Jemima noticed that this quilt has Siamese Cat colors, so she offered to pose when I spread it out for photos.
Detail of the borders with a "leaf stipple" quilting design.
The quilt is for daughter G. who chose the pattern. She also specified a "puffy" batting and minimal quilting. The 8" blocks are outlined with a serpentine stitch.
A yellow notice card in my PO box yesterday stated that I had a package too large for the box. I was glad that there were only three people in line ahead of me and several clerks working. As I waited my turn, a woman puffed in behind me and dumped a cascade of boxes on one of the counters. Another lady, rather elderly and unknown to me had been speculating about the contents of the boxes as the first woman went back for a second load of packages. On several was printed, "Open at Once."
"I think its loaves of banana bread, " the old woman stated. Drawn into her game, I suggested it might be fruitcakes. My turn came up just then, so I'll never know if the first woman confided to the second one what kind of goodies she was shipping out in such quantity.
When I saw the return address on my parcel I recalled that a dear friend in New England had alerted me a package was on its way. I headed to the quilt shop, savoring the thought of a treasure box to open in the evening.
I need to explain that for me, anticipation of a gift is as much a treat as the actual contents of a box or package. I have been harrassed at Christmas or birthdays because my mode of dealing with such is to unpick the bow, carefully slit tape or stickers, prolonging the actual moment of revealing the contents.
Arriving home last evening to the chaos of ladders, tools, plaster dust on the floor and a tribe of distracted cats demanding their TEA, I brought my package into the safety of my work room and placed it on the daybed.
I knew that putting the binding on G's quilt was a priority for the evening. Its not a job I relish and the shop does employ the services of a retired Morman lady as a "binder" but it means an additional fee of 25-30 dollars to have this done. I can do it--not as quickly or quite as nicely, but I make an adequate and acceptable job of it. It is a tiresome task which requires clearing the sewing desk and dragging up chairs to support the trailing weight of a big quilt. The puffy polyester batt which daughter ordered is much more troublesome to work with than the traditional cotton batts which I prefer.
It took about 2 hours to apply the binding to the edges of the quilt--nearly 400 inches around. I left the foldover and stitch down task [ 400 inches again] for morning. Before I turned out the lights in here I slit the tape on the package and carefully removed the first item on top--a news letter from my friends, printed on a Christmas paper. The box with the teapot was visible, but I only patted it.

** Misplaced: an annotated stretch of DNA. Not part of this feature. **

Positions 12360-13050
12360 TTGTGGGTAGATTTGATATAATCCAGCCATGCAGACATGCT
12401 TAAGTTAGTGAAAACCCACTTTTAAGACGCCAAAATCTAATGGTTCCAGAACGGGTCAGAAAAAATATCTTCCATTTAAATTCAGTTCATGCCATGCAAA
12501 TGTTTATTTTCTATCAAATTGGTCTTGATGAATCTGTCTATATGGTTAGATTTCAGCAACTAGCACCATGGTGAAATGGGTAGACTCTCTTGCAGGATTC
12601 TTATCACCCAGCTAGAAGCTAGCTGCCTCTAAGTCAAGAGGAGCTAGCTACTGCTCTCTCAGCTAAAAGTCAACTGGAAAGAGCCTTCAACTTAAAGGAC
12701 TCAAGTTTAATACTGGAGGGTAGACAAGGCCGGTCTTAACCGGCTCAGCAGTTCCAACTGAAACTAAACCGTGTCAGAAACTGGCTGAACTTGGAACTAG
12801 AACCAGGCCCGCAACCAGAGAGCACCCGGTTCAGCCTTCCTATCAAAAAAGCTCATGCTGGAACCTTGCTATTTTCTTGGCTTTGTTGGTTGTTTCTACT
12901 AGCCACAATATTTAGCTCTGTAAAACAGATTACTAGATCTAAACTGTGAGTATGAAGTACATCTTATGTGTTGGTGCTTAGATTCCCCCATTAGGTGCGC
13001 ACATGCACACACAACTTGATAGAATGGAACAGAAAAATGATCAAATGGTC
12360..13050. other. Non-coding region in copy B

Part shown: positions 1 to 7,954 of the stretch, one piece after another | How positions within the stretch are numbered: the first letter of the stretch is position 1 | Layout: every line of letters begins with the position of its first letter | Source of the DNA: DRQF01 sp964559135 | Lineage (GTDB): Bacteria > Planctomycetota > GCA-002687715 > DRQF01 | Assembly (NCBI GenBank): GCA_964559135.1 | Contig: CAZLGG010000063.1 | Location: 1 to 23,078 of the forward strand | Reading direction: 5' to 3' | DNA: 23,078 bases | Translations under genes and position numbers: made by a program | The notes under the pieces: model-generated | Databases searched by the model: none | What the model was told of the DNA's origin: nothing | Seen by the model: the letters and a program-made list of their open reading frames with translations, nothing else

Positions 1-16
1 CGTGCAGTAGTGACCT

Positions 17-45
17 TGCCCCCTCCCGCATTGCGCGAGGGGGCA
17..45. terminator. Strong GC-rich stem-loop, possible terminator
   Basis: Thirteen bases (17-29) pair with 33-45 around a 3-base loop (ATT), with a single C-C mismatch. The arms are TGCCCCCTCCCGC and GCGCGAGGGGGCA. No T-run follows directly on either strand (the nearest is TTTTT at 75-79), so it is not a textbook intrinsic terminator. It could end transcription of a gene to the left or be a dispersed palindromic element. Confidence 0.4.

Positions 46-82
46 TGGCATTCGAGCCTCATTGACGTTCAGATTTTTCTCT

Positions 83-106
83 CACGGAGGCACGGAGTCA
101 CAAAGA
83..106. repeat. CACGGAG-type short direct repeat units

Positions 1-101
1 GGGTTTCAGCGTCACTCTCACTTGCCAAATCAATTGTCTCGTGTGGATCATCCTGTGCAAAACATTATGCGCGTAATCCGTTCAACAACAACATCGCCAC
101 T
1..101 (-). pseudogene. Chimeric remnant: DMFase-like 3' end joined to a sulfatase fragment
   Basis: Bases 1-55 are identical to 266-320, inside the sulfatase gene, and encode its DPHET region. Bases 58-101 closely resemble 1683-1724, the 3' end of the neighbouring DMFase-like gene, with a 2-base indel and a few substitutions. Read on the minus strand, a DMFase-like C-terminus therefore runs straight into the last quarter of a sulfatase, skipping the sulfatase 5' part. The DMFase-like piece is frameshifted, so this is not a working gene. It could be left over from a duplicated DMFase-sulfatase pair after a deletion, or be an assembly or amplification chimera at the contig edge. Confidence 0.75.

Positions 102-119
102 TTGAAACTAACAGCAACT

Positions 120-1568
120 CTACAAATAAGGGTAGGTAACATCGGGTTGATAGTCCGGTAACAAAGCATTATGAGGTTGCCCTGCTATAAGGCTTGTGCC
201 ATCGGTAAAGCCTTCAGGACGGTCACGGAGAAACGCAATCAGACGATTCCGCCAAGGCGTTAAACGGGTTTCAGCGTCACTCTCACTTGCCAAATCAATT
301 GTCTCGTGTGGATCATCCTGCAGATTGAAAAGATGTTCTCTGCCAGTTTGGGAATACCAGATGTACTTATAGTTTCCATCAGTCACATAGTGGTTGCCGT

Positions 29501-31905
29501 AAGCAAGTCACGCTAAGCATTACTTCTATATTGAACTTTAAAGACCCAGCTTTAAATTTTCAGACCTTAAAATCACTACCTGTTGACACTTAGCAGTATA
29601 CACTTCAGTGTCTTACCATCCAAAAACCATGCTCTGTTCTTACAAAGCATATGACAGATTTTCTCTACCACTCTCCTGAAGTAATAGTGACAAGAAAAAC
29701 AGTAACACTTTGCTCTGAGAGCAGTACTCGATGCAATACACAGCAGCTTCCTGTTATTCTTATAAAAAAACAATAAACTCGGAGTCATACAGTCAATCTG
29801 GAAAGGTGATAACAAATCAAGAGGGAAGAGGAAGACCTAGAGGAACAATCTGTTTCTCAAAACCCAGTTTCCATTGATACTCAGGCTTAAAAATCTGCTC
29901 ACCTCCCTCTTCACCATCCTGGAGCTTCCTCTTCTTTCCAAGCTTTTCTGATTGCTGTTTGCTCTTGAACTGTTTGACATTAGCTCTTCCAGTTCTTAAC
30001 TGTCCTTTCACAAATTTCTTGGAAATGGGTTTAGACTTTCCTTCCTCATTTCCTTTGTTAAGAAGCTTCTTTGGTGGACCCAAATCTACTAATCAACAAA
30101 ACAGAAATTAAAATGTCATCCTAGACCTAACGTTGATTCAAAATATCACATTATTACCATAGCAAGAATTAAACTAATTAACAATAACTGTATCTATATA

This morning before working on the quilt, I opened the lovely card with the black cat, read my friend's note and admired the bars of exotic chocolate. J. came in to announce errands in town, spied my box and immediately began rummaging.
"That's MY box," I shrieked. "I don't want everything out at once. Put it back!" J. with exaggerated care, tucked all the items back and ostentatiously closed the flaps of the box. With the delicious sense of mystery now somewhat upset, I decided it was time to remove each item, to set them out, to handle, sniff, to delight in the deep friendship which the gifts represent.
The book is one I have wanted since reading reviews: "The Guernsey Literary and Potato Peel Pie Society." My dear friend's little painting will hang beneath the framed quilt block pieced by G-grandmother Eliza. The faded blue in the squares will be complimented by the blue background of the painting. The canister of tea is jasmine green tea. One of the chocolate bars is labeled "xocolatl, with rich dark chocolate, chilies and nibs."
The other is "Lemon ginger, organic chocolate with crystallized ginger and a hint of lemon." Both will be savored in deliberate nibbles.
The Wise Woman Tea, the Lemon Grass Lotion and the Raspberry Plum Lipbalm are products of
The Chickadee's Nest Herb Farm in Farmington, Maine. [Wouldn't you love to browse there?]
The cunning teapot is the color of a ripe muskmelon. It sits on a matching cup and has a built in tea strainer.
I am tired this evening, but I am blessed to have a large project completed and ready for Christmas giving.
I am delighted with the treasure box of gifts and with my memories of time shared with these dear friends.
Tomorrow we plan a day trip with our niece and her children.
The weather has warmed.
J. has XM radio on a bluegrass gospel program and we are both singing along as we sit at our computers.
The cats are asleep!
An oasis of rest in the midst of the daily plod.
Carole's painting. I love the tree roots!
Eggnog on G's new quilt.
Teasel and Jemima are sleeping soundly on the day bed. Lovely quiet companions.
I take photos of Teasel at every opportunity. She is both beautiful and intelligent. [Thus speaks her doting "owner."]